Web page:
Michael Flynn reportedly told the FBI that he never discussed sanctions with Russia’s ambassador

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President Donald Trump leaves the CIA headquarters accompanied by Michael Flynn, second from left, on January 21.
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REUTERS/Carlos Barria

Former National Security Adviser Michael Flynn told the FBI in an interview last month that he did not speak to Russia’s ambassador to the US, Sergey Kislyak, about sanctions, The Washington Post reported on Thursday.

That may put Flynn in legal jeopardy because he has said that he couldn’t recall exactly what he and Kislyak discussed during their calls in December, but the issue of US sanctions on Russia may have been touched upon after all.

The Post’s account of Flynn’s interview with the FBI appeared to conflict with CNN’s reporting, however, which said that the bureau’s interviewers “believed Flynn was cooperative and provided truthful answers” and “don’t believe he was intentionally misleading them.”

Even if the FBI recommended charging Flynn with perjury, it is unclear whether a Justice Department led by Attorney General Jeff Sessions would move forward with those charges.

The FBI interviewed Flynn about the calls, which were intercepted by US intelligence agents, two days before Sally Yates, then the acting attorney general, told White House counsel Donald McGahn she believed Flynn was vulnerable to blackmail by the Kremlin, which knew about the conversations.

Yates, who along with top US intelligence officials obtained transcripts of Flynn’s calls with Kislyak in late December, said she considered Flynn’s comments in at least one of the calls to be “highly significant” and “potentially illegal,” The Post reported, citing a US official close to her.

President Donald Trump said in a press conference on Thursday that Flynn was “just doing his job” when he called Kislyak in December.

While Trump said he did not direct Flynn to discuss sanctions on the calls, he said that he would have if he had known the nature of their discussions.

“I don’t think he did anything wrong – if anything, he was doing something right,” Trump said. “He didn’t just call Russia, he called and spoke to both ways, I think, 30-odd countries. He was just doing his job.”

Flynn resigned on Monday, four days after The Post and The New York Times, together citing nearly a dozen current and former US officials, reported that Flynn had spoken with Kislyak about sanctions, despite repeated denials on both sides that anything sensitive was discussed on the calls.

In an interview with The Daily Caller shortly before resigning, Flynn said he wasn’t trying to “relieve sanctions” on Russia, but that he called the ambassador – at least once on the day President Barack Obama imposed new penalties related to Russia’s election-related meddling – “basically to say, ‘Look, we’re coming into office in a couple of weeks. Give us some time to take a look at everything.'”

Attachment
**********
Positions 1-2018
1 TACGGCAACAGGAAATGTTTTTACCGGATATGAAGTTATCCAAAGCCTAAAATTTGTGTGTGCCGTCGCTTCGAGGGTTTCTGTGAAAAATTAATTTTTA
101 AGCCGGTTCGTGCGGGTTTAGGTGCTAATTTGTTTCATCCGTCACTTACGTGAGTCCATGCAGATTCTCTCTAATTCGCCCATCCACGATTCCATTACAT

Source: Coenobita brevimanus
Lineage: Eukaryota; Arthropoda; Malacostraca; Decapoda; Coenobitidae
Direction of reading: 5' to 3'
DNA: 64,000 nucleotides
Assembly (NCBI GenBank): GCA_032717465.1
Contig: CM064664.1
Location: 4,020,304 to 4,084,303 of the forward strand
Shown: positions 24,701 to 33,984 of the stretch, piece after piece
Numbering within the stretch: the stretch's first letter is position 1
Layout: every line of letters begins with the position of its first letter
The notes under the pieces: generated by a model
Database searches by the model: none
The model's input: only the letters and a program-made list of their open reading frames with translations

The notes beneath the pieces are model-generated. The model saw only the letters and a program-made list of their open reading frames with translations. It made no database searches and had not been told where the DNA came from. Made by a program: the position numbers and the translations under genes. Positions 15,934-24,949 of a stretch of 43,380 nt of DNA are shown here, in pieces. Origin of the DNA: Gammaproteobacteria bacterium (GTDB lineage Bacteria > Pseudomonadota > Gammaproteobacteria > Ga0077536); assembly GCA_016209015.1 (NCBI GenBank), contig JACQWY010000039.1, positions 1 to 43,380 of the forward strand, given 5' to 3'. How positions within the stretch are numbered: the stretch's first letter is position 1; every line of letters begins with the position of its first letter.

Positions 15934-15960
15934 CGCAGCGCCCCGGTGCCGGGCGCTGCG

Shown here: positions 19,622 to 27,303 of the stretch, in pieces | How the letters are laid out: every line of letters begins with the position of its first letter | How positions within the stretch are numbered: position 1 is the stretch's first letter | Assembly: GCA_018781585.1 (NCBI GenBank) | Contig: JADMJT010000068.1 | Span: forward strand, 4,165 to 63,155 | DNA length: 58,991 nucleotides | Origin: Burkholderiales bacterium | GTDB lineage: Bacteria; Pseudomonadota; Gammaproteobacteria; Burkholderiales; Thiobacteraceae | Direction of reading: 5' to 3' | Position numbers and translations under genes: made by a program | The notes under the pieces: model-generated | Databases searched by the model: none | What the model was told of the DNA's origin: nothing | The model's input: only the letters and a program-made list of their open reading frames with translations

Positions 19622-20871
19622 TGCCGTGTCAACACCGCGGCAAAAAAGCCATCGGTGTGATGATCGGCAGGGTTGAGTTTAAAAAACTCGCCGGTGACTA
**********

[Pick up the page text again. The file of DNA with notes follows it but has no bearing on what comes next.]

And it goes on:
A former official told The Post, however, that Flynn gave the ambassador “the impression that the sanctions would be revisited at a later time.”

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Trump holds a news conference at the White House on February 16.
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REUTERS/Carlos Barria

The Defense Intelligence Agency has suspended Flynn’s security clearance pending a review of his communication with Kislyak, CNN reported.

Trump on Thursday criticized the press for publishing “classified” information, though The Post’s and The Times’ reports did not specify whether the sources came from within the intelligence community.

“The first thing I thought of when I heard about [Flynn] is: How does the press get this information that’s classified?” Trump said on Thursday. “How do they do it? You know why? Because it is an illegal process, and the press should be ashamed of themselves.”

Trump insisted on Thursday, however, that the only reason he asked for Flynn’s resignation was because Flynn “didn’t tell our vice president properly, and then he said he didn’t remember, so either way, it wasn’t very satisfactory to me.”

Vice President Mike Pence was “incensed” at Flynn for misleading him about the calls, The Times reported on Monday. Pence had defended Flynn in an interview with CBS on January 15, saying Flynn “did not discuss anything having to do with the United States’ decision to expel diplomats or impose censure against Russia.”

Pence wasn’t informed about the investigation into Flynn’s communication with the ambassador until February 9, according to The Post – weeks after Yates first briefed McGahn about the calls.

“For the vice president, I feel terrible,” Flynn told The Daily Caller. “I put him in a position. He’s a man of incredible integrity. I think the world of him. … I should have said, ‘I don’t know. I can’t recall,’ which is the truth. Looking back, that’s what I should have done.”